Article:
TheArmenian wrote:flamming_python wrote:TheArmenian wrote:
By the way, some of the biggest losers are the US makers: GM (Chevrolet and Opel) and Ford
Hurting the US automakers without placing sanctions
None of which is good news to Russia though, I'm afraid.
These US automobile makers employ thousands of Russians, including many fine engineers, specialists, etc...
Their pay is typically above the Russian-average, given that their activities are largely concentrated in the richer regions of the Russian Federation; e.g. St. Petersburg and Kaluga.
They also pay large amounts of tax roubles into the federal budget.
Automotive industry is one of the industries I understand very well. So, allow me to provide some information that you might find useful in the future.
- Automotive assembly plant (like the foreign maker's plants in Russia) are just assembly plants. The assembling process of a car makes only about 20% of the total costs of making an automobile. The bulk of the costs is in the design and parts used in making the car.
- Only few foreign makers in Russia have more than 40% of the parts made in Russia. Take the General Motors plants in Russia: The Chevrolet Niva is made almost entirely of Russian parts and is designed in Russia (it is a GM-Avtovaz joint venture after all). The St. Petersburg plant built cars have less than 40% Russian content. The Avtotor plant (which is Russian owned) in Kaliningrad makes GM vehicles out of CKD (complete knock down) kits with very little Russian content.
- Now, which GM vehicles are suffering the most decline in sales?
Obviously the ones made outside Russia will be suffering the most because of the decline in the Russian currency.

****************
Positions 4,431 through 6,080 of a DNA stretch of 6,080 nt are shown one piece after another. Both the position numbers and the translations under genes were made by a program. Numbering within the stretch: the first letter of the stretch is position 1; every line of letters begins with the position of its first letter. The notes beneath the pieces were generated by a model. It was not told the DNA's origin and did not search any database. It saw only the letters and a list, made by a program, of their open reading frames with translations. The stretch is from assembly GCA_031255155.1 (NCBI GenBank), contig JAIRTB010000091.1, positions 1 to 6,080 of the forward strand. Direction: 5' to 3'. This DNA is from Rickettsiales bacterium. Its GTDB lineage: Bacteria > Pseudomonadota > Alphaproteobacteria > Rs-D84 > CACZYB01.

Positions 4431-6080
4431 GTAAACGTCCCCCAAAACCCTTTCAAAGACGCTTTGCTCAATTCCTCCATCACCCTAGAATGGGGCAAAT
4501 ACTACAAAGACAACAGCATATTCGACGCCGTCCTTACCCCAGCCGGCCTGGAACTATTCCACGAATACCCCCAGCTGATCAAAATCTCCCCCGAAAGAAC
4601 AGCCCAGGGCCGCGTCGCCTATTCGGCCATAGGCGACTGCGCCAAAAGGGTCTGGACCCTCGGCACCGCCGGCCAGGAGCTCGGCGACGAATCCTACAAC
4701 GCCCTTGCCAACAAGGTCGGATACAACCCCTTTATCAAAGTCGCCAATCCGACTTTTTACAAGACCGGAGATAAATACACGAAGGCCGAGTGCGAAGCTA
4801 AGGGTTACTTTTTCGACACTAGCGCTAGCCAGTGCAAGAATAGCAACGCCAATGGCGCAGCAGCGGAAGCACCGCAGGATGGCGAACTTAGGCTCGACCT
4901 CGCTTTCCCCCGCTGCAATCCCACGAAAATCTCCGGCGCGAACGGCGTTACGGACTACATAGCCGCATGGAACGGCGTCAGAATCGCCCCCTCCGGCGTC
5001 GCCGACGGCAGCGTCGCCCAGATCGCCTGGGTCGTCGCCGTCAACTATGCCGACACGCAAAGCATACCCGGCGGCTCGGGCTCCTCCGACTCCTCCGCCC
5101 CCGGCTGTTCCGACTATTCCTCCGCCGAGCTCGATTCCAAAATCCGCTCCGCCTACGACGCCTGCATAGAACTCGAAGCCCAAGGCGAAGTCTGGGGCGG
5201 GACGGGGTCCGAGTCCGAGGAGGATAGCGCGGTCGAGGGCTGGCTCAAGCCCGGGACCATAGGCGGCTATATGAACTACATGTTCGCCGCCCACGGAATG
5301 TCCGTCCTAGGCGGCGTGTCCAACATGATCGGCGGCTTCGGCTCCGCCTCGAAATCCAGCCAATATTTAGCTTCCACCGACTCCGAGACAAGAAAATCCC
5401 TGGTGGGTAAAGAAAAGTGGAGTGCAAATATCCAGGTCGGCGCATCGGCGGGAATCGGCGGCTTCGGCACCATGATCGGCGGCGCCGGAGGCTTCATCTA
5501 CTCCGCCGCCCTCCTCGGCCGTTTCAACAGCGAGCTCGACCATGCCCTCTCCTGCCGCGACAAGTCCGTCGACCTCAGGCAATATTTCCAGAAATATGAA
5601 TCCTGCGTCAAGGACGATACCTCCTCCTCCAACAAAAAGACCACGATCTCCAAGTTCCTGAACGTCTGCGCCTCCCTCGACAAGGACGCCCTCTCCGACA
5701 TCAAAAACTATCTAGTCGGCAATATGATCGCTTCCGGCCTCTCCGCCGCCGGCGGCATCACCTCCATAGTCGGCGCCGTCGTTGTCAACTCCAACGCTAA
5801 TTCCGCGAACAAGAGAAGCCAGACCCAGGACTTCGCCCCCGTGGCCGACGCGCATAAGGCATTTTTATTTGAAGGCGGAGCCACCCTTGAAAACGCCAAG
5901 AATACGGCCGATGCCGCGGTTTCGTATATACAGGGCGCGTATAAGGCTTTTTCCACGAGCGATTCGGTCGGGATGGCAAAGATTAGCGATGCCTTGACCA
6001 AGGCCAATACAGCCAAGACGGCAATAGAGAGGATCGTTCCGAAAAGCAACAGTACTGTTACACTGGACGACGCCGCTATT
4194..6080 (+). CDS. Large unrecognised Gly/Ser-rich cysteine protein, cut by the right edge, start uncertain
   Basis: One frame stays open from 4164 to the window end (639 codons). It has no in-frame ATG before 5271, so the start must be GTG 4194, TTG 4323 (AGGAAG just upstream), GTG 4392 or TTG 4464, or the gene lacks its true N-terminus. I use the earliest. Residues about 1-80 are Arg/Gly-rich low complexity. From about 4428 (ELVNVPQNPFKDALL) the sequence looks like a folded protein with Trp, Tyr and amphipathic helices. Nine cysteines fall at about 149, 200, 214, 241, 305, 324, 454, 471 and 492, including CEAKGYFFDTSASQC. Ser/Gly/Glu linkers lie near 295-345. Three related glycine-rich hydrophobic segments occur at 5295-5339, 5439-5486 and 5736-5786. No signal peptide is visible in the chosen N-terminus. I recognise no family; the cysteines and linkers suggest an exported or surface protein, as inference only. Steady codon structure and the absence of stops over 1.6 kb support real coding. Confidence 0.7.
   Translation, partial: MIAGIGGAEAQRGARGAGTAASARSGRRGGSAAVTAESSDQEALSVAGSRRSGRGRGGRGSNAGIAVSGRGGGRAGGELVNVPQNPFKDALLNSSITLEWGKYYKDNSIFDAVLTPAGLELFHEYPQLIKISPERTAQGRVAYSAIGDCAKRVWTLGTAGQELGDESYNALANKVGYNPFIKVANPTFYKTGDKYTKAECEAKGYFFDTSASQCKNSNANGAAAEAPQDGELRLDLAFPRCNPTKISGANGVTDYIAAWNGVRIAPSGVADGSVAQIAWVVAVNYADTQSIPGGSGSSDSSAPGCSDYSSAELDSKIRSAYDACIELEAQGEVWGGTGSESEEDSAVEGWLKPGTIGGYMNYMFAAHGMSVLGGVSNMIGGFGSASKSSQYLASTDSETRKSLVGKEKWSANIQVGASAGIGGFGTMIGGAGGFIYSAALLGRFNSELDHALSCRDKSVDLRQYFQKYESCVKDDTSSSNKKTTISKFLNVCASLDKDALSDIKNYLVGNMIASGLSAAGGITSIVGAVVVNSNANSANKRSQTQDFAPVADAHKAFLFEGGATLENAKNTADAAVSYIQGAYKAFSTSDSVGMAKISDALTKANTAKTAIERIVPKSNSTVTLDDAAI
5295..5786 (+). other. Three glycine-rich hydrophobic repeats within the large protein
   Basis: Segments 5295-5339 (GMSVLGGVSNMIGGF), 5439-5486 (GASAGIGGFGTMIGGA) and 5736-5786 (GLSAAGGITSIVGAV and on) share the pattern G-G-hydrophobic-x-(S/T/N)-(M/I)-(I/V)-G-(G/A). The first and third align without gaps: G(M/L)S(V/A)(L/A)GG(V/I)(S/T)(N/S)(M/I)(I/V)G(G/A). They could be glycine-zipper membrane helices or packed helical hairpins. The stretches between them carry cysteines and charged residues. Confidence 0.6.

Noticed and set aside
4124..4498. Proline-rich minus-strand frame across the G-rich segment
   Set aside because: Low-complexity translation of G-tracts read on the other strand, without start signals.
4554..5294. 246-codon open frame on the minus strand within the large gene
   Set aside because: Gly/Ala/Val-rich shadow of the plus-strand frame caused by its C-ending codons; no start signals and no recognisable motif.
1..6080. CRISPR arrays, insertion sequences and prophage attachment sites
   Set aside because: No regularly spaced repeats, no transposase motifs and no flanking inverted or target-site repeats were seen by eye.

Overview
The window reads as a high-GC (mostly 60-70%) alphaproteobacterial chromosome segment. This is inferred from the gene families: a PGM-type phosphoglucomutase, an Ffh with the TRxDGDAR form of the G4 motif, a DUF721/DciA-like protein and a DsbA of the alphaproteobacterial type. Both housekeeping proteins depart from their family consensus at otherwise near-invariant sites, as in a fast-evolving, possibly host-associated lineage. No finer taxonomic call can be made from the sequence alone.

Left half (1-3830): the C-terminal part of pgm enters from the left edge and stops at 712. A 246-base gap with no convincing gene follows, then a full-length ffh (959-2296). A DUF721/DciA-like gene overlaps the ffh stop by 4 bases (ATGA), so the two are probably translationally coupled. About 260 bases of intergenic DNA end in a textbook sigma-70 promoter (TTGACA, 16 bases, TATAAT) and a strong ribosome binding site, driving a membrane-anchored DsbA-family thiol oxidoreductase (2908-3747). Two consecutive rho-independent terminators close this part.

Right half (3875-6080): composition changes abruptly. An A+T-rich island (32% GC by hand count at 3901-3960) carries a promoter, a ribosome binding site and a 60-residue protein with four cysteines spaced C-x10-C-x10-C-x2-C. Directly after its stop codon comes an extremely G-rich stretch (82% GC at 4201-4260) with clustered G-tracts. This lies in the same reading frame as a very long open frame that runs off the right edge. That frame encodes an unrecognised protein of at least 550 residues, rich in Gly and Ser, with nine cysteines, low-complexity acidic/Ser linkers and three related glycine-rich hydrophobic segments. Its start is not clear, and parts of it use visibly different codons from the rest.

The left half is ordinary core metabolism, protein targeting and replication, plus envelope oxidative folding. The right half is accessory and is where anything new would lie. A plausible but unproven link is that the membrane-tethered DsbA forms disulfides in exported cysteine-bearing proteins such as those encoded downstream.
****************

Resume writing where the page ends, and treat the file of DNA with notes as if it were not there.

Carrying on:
Next in line will be the ones assembled of kits (the Avtotor made vehicles) with little domestic content.
Followed by the St. Petersburg produced ones which have some domestic content.
Least decline in sales will be the Chevrolet Niva who's price will be affected the least (because it has the most domestic content)
Now guess what the foreign makers are doing: planning to increase the % of Russian made parts in their Russia produced automobiles.
Here is the site where I follow the Russian automotive market news (in Russian and English): http://www.autostat.ru/
Now, another automotive news piece:
We already know that Lada (Avtovaz) has restarted operations in some European countries. I have information that they have big plans for the Middle East and elsewhere. They are well known in Egypt for example. They have just signed an agreement with a dealership in Lebanon and sales will start there this year.
The decline in the Rubble value will definitely help Russian exporters.
Indeed you are right, I have come across factories that simply do assembly from knock-down kits during my own research for that big list.
But even here for example, there are differences; like for example the difference between SKD and CKD; the earlier being just some assembly of a completely-welded, already-painted shell with pre-assembled engines and other components, and the later taking the form of a kit made up of more broken-down elements, that have to be welded together, painted, electro-plated, with the engines and so on assembled on seperate assembly lines. The later also allows for the gradual introduction of localized parts.
- Indeed Avtotor just does assembly from knock-down kits for European, Asian and American manufacturers. Presumably SKD although I'm not sure.
- Derways does the same only for Chinese manufacturers. I presume these are SKDs.
- TagAZ is bankrupt now but worked with European and Asian manufacturers (it's a CKD-capable plant, with its own welding, electroplating, painting workshops). Although it will be revived under new leadership AFAIK.
- Sollers-Dalnyj Vostok produces Ssangyong, Toyota and Mazda cars. The localization is at no more than about 5% at the moment, so it's pretty much assembly. Although, this is a new factory, and increased localization is certainly planned.
- Skoda has a deal where its SUVs are assembled at the GAZ plant in Nizhny Novgorod, from CKDs.
On the other end of the scale though we have the most-highly localized brands though.
In rough descending order:
Here are some good articles: